Functional Reactivation: "Patient-Centered Care"
By Craig Liebenson, DCA new and rather novel treatment has recently proven its value in the battle against acute and chronic back pain. Advice that gradual resumption of normal activities is both safe and effective has proven highly effective in spurring recovery.5,8,12,16,22,25,27 This new method now takes its place alongside other evidence-based treatments, such as spinal manipulation and medication.2,8,30 In contrast, the traditional treatment of bed rest has been unmasked as not only a prescription which lacks effectiveness, but if prolonged for more than a few days, it has been shown to produce harmful side-effects.1,2,8,9,11
Why should a treatment as simple as reassuring and reactivating advice be so effective? As every chiropractor knows, the most disabling factor for patients is their fear and anxiety.The most powerful weapon we wield against pain is the reassurance that we can offer. Patients have pain and suffer. While pain is usually of mechanical origin, suffering is of psychological origin. When anxiety or fear-avoidance behavior are significantly involved, their identification and management are just as important as addressing spinal dysfunction in achieving successful outcomes.
While most clinicians are aware that a patient's suffering is relevant, history alone is not sensitive enough to reliably identify abnormal illness behavior.10 Questionnaires have been developed for capturing a patient's "yellow flags," psychosocial risk factors of a poor recovery.6,19,23,24 These have been shown to have very good sensitivity and specificity.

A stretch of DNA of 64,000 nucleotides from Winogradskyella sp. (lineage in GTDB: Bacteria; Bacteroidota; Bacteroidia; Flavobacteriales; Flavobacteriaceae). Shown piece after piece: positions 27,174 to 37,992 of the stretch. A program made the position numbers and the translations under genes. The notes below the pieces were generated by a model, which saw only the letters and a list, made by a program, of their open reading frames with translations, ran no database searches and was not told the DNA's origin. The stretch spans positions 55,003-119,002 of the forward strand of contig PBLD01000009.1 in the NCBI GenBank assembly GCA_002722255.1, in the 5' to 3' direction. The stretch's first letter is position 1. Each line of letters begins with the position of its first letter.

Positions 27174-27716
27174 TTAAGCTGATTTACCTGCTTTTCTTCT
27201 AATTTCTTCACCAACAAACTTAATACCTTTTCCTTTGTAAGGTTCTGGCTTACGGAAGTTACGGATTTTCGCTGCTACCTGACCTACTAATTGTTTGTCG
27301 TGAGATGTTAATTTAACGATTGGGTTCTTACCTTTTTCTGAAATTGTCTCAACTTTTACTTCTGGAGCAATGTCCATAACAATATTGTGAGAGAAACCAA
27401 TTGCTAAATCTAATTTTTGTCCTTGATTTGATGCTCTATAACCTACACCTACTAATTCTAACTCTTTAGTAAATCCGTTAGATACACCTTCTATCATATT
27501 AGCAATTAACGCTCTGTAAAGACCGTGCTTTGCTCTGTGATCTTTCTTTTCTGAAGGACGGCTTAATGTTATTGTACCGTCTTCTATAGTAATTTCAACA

What is the Patient-Centered Model?
The emerging patient-centered paradigm focuses on the patient's symptoms, distress and disability (activity intolerances - see Figure 1).35 It is grounded in functional reactivation of the patient. This addresses not only impairments identified by clinicians, but even more importantly, activity intolerances reported by the patient (see Table 1).15
Table 1: The Patient-Centered Approach
Symptoms can be distressing5,16 and lead to changes in how one performs general functions, such as walking,14,31 and specific functions, such as the body's ability to respond to a sudden load efficiently.29 In turn, psychological distress, such as fear-avoidance behavior, negatively influences specific functional abilities,21,34 general functional abilities,7 and pain reporting.33 Finally, specific dysfunctions, such as poor trunk extensor endurance, have been shown to be prospectively linked to the development of acute low back pain (LPB) in asymptomatic individuals,13,26,32 and recurrent LBP in acute LBP subjects.3
The Disabling Effect of an Overemphasis on Structural Pathology
Persistent pain reinforces negative attitudes about the relationship of activity and pain. Diagnostic tests that focus on pathoanatomy are frequently ordered to find the "cause" of the pain. Unfortunately, these tests have high false-positive rates for coincidental structural findings, such as degenerative joint disease or herniated discs, and thus reinforce the patient's self-image as having a "bad" back or needing to "learn to live with it."4,17,18,20 The result is further activity avoidance and deconditioning. Unfortunately, excessive immobilization interferes with the healing and recovery process. Thus, health care professionals (HCPs) are being urged by each successive internabeing urged by each successive international guideline on back and neck pain to first perform a diagnostic triage to rule out "red flags" of rare but serious disease, then reassure patients of the benign nature of their back pain and the safety and value of gradually resuming activities.2,8,30
Are All Specific Dysfunctions Clinically Relevant?